Hey guys let's address one very common myth out there:
"DOGS WANT TO PLEASE"
They really don't, if you think about it, every dog has an agenda. They "want to please" because it's convenient to that particular dog in that particular scenario. In other words, they are doing whatever they can to "please" themselves.
But let's look at it from a very practical and common sense perspective: If dogs want to please, why is dog training a booming industry? Why does your average dog do things that your average pet owners needs help with?
Simple, because they don't "want to please".
In the video below and in my book I explain the difference between more biddable dogs and more independent dogs. The biddable dogs are the ones that make it seem like it's a dogs' nature to want to "please" but in reality it has little to do with that and more to do with the appeasement mechanism of its interactions in order to maintain harmony.
Just remember that if we convince ourselves that dogs in general "want to please", it would automatically put us in a state of disappointment when they are simply making mistakes or doing things dogs do that aren't very "pleasing" to us. That's when people get upset, that's when people blame the dog.
If you just look at the dog as a dog, an animal that has its own agenda, an animal that makes mistakes like any other being on this planet, then you will be less likely to take those mistakes personally.
So don't be a douche, it's not all about you, it's ultimately about them.
There are so many dog trainers that start off with the right mindset only to eventually get burned out and QUIT.
"Not me! Dog Training is my Passion". No trust me, it can and it WILL happen to you, the trick is to be able to see it before it gets too out of hand.
Before I give you some tips, you have to remember that your brain is wired to create shortcuts. This is why a difficult task eventually becomes second nature if practiced enough. It's too exhausting so you naturally have the ability to go on autopilot. Your subconscious takes over and before you know it you don't have to put that much mental effort into a task that once seemed incredibly difficult.
Let's face it, despite the appeal of training dogs and working with animals, dog training can be very monotonous. Eventually it can seem like you're just stuck and all you're doing is teaching the same thing again and again. Sometimes it's work.
Remember why you started.
There are a number of reasons you decided to become a dog trainer, but there's one in particular that made you take that leap. Go back to that reason(s) and let that reason drive you when dog training starts to seem like a chore.
For many of us that reason was "I hate what I do, I want to work with animals". So remember what you used to do and realize that even though this industry has its downs, it still beats stocking boxes on a shelf or working in a cubicle.
Another thing you can do is realize what your life would be like if you didn't train dogs. What would you do? would it mean you'd have to go back to that job that doesn't fulfill you?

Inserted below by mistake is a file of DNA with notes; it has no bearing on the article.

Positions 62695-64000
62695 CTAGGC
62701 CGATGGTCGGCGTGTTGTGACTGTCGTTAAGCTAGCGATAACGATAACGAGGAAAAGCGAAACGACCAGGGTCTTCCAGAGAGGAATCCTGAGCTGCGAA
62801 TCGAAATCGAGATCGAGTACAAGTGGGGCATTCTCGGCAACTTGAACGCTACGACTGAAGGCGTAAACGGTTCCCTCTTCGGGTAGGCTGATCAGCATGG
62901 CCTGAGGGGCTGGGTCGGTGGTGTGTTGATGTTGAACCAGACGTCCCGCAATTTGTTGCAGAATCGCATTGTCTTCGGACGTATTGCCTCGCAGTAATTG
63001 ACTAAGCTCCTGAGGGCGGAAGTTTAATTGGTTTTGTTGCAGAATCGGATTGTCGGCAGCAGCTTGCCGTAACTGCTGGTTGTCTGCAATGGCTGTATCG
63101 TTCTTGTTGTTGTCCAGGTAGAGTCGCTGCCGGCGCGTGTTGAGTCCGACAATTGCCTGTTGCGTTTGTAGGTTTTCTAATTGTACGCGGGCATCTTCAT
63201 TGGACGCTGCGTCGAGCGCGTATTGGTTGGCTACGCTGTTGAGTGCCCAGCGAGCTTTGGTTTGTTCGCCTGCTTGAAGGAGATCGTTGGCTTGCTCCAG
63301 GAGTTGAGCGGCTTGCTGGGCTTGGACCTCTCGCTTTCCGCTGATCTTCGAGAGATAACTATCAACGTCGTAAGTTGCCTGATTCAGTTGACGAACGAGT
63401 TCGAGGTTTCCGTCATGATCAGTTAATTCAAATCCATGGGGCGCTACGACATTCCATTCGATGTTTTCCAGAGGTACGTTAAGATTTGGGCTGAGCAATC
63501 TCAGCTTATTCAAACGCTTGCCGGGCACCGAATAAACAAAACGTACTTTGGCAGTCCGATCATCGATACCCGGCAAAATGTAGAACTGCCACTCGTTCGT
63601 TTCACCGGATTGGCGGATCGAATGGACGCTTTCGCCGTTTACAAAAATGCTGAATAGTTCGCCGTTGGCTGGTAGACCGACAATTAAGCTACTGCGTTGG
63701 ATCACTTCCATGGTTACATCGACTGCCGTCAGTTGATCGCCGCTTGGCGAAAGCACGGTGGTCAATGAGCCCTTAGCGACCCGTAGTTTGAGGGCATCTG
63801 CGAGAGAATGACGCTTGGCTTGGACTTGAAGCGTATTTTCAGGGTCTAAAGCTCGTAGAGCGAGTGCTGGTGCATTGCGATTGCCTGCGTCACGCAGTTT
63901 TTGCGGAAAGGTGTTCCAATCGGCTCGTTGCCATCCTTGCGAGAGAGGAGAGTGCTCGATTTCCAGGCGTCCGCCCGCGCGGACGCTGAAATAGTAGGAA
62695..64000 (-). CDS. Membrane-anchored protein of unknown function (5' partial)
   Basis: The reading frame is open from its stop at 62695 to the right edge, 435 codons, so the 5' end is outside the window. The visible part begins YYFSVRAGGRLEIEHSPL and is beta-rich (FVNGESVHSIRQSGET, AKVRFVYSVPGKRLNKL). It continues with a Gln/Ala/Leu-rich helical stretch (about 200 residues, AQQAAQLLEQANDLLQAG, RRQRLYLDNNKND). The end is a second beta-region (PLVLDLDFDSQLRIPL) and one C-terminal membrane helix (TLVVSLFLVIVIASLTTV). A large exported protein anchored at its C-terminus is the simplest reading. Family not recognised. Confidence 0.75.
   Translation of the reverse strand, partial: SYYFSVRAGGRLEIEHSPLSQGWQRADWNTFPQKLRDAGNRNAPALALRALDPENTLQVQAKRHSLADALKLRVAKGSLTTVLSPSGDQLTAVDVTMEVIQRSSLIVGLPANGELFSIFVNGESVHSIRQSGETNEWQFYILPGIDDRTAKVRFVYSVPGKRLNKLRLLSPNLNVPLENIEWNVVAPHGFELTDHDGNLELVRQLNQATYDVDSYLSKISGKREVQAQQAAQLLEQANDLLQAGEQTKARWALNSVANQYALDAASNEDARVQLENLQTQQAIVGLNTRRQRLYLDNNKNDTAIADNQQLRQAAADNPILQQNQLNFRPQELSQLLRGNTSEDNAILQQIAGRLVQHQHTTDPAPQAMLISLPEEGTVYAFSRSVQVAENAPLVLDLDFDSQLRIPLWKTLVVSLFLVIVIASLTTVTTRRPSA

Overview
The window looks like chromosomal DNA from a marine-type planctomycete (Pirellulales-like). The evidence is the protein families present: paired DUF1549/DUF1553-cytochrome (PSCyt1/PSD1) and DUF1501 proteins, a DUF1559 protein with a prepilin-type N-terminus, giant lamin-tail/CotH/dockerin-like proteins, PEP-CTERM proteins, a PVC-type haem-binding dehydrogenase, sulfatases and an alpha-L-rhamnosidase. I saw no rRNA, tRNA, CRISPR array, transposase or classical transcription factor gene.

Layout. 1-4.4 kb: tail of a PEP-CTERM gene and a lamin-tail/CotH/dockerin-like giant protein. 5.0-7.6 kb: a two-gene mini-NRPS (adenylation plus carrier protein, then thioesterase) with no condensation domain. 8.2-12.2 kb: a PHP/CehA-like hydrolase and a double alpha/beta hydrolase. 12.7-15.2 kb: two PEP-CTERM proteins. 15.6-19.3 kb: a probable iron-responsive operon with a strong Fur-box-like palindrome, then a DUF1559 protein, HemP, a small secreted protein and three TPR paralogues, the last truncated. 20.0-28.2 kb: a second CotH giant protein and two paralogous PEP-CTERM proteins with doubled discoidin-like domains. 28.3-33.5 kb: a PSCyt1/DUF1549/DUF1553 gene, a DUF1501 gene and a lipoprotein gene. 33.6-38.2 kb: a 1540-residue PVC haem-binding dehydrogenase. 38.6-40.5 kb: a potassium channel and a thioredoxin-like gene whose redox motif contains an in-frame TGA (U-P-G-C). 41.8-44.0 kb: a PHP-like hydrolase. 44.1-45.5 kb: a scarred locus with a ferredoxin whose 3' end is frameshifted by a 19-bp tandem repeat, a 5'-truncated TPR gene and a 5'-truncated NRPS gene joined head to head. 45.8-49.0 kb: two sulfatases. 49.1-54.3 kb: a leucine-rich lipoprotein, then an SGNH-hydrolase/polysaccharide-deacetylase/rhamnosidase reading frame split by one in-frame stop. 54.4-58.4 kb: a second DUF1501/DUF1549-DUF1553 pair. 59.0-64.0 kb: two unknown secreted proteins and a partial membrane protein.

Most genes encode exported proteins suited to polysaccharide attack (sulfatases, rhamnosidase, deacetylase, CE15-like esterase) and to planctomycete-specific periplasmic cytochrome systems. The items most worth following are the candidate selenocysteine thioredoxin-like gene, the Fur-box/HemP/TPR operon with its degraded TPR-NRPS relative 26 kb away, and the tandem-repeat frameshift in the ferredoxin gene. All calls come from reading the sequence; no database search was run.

I've found that going back to this as a way to motivate me has helped me many times when dog training feels like a chore.
Take on a hobby!
Seriously if you don't take time off, you're gonna burn yourself out. I don't care how much you love to train dogs, you have to take time and focus on yourself. This will allow you to reset and come back fresh. But it's necessary!
Imagine your favorite dish! or dessert. Now imagine you have to eat that every single day, 3 times per day. You probably wouldn't last more than a few days before you got sick and tired of your favorite dish. So please take time off.
Here are some things you can do:
You can start a workout regimen and set fitness goals.
You can go shooting once per week or once a month.
You can pursue something new on the side (a new language, study a new subject, etc.)
You can plan vacations months or weeks in advance (doesn't have to be a long vacation, it can be a whole day where you just go on a hike, camping, etc.)
You could do a combination of these.
There have been times in my career where I felt every dog acted and looked the same because I was literally training dog after dog, all day long.
What helped me here was to set goals. I told myself things like: "I have to learn something new from this next dog", "Next training session I will be more creative on my approach", "Next month I will read this many books on dog training".
By setting goals you're getting your brain out of that routine pattern. You're actually telling your brain to go look for new things.
I realize this isn't really a tip, it's more of an option I'm giving you. It's OK to move on. You don't have to train dogs if you feel this no longer fulfills you. Maybe you gave it a try and you found out cleaning dog poop off the ground from time to time isn't your thing.
Maybe the risk of getting bit here and there isn't something you're willing to live with. This is all OK, you can move on. No one cares, you need to do what you feel is best for you.